expanding the inhibit spec

Lennart Poettering mzkqt at 0pointer.de
Wed Jan 8 01:21:00 PST 2014

On Tue, 07.01.14 13:50, Ryan Lortie (desrt at desrt.ca) wrote:

> On Tue, Jan 7, 2014, at 13:42, Simon McVittie wrote:
> > Delaying suspend is necessary if you want the screen to lock reliably,
> > to avoid this bug:
> I agree that delaying suspend as useful (as I mentioned before).
> It seems like the screensaver situation could be handled more gracefully
> as a special-case, though... although my use of "gracefully" and
> "special case" together there is already setting off alarm bells in my
> own head...

There are a lot more cases like this. For example service discovery
frameworks want to tell other hosts on the network that they re no
longer available so that other UIs can be nicely updated. THink gupnp or

Jabber clients want to change the idle state before suspending, and so

> > Delaying logout/shutdown seems like the only way to get "save changes?"
> > prompts to work? Or do you think "authoring" applications (e.g. word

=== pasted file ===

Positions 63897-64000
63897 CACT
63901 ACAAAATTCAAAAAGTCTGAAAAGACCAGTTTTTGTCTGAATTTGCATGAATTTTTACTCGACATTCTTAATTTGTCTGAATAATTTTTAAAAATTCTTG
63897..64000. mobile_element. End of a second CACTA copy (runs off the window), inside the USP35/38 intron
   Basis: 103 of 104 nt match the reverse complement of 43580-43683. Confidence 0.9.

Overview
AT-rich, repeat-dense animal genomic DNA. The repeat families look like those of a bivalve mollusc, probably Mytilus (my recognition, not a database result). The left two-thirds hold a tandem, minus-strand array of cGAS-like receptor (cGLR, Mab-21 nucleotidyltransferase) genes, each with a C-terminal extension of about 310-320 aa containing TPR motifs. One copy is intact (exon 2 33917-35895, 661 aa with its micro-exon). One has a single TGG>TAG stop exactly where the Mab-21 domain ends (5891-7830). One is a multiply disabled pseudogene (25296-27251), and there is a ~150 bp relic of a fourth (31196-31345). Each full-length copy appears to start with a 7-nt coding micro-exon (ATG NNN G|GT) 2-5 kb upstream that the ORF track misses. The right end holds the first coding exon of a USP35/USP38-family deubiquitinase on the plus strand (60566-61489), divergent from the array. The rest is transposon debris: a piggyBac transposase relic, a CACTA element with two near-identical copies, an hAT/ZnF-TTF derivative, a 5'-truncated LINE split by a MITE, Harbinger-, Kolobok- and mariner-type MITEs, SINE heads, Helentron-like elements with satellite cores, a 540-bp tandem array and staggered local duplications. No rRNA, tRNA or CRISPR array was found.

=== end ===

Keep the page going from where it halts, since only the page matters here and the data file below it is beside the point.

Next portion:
> > processor, image editor) should write out current unsaved state to some
> > sort of cache periodically or on SIGTERM, and restore it next time
> > they're run, like Firefox does?
> > 
> > (A word processor etc. blindly doing a normal "Save" when killed with
> > TERM doesn't seem good - if the user had intended to "Save As..." a
> > different filename, you've just overwritten the wrong file.)
> It's my opinion that in this case you should not use "delay logout" but
> rather "block logout", with the understanding that a blocked logout will
> always involve user interaction in the case that a logout is
> attempted.

How's that supposed to work? If the shutdown was blocked, its is
entirely denied, so who will then reschedule the shutdown later? The
word processor which wanted to show this dialog?

> The one thing I absolutely want to avoid is applications that tell the
> session "I may want to pop a dialog at logout; ask me about it
> then..." 

Note that our upstream wiki page about shutdown/suspend delay inhibition
actually explicitly explains that the delay locks should only be taken
when the files they edit "are dirty", and that they should be released
as soon as everything is synced to disk. 

I am pretty sure it's a matter of documentation and getting the APIs
right to make people not take these locks too early and unnecessarily.


Lennart Poettering, Red Hat

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